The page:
A one word, drinking based farewell that implies I’m a fun person, and a wish that I hear from you soon.

“Sincerely” will do just fine. Remember that this is still a professional letter; don’t get too casual.

A warning/threat that I will follow up with another template email in a week if I don’t hear back from you.

It’s fine to touch base, but bugging them can be off-putting. Follow up with care.

I hope at this point that you haven’t realized I’ve spent 30 minutes writing this, but not 30 seconds proofreading it.

Please proofread your letter. Do you really want a misspelled word to be the reason your resume goes into the reject pile?

-First name

And last name. Again, professional. Plus, it can’t hurt for them to read it a couple of times so they remember it.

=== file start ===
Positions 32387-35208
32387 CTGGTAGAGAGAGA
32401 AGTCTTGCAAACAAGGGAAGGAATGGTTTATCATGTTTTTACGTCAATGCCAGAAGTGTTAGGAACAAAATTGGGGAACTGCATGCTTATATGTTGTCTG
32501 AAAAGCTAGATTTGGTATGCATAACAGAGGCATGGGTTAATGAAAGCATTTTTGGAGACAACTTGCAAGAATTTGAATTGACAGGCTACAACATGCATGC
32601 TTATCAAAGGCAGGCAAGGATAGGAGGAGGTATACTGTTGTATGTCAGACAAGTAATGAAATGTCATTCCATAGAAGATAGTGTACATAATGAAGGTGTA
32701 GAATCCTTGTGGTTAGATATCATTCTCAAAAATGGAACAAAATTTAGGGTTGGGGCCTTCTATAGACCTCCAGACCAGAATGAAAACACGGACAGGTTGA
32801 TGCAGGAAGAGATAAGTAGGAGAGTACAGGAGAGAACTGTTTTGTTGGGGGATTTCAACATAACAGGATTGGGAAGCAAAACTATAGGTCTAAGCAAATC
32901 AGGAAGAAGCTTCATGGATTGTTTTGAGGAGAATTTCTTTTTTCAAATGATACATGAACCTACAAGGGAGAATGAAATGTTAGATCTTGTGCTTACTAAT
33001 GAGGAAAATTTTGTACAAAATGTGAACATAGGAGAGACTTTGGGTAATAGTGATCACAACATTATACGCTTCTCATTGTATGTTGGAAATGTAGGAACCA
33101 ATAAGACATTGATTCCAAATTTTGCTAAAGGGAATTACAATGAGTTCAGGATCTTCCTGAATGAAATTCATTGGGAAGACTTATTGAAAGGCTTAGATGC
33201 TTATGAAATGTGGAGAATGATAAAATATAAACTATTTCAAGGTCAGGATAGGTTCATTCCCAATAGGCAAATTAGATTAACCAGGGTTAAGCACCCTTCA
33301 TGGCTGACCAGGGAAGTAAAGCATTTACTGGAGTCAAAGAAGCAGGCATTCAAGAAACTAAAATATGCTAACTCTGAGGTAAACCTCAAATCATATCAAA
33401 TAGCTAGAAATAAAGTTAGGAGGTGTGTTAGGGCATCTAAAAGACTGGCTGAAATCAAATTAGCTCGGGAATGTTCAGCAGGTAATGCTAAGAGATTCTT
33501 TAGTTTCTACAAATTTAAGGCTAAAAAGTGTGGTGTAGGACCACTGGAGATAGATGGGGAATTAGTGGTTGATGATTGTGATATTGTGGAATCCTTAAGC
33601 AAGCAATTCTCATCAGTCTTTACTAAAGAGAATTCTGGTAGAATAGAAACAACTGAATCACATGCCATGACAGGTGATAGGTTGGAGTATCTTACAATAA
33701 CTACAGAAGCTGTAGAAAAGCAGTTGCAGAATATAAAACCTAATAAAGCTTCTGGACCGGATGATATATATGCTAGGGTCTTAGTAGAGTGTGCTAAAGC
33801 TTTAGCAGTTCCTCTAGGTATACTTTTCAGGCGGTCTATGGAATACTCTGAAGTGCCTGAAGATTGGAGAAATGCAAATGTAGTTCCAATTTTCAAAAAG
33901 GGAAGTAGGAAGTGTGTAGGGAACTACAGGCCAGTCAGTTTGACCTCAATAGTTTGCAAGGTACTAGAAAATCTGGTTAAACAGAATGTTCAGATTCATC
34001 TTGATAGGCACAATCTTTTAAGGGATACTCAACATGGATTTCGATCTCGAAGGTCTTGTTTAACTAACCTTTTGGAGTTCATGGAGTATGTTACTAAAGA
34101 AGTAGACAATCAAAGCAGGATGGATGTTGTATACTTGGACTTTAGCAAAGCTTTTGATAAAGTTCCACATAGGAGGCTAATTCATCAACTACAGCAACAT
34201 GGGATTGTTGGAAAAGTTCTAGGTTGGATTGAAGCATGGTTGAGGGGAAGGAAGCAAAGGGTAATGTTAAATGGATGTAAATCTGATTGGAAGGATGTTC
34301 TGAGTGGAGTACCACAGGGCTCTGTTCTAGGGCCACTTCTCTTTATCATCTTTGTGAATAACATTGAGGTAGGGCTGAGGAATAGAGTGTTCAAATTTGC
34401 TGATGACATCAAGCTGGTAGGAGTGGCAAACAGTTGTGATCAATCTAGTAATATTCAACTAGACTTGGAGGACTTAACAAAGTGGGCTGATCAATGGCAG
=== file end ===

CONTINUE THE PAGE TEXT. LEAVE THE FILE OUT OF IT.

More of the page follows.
What’s the takeaway here? Hiring managers see roughly a million cover letters a day (probably not, but we’re sure it feels that way.) Avoid falling into these traps to make yours stand out.

  • Date November 28, 2012
  • Category Career AdviceCover LettersFirst ImpressionResume Advice

Giving Your Stalled Job Search a Jumpstart.


Photo by steguis

So, you've been job-hunting for a while, and you've hit a dry spell. Your interview suit is gathering dust, your diet consists mainly of Froot Loops, and you're way too invested in daytime television. Your search needs to see some action, and soon. Here are a few tips to give it the boost it needs. 

Rethink your cover letter.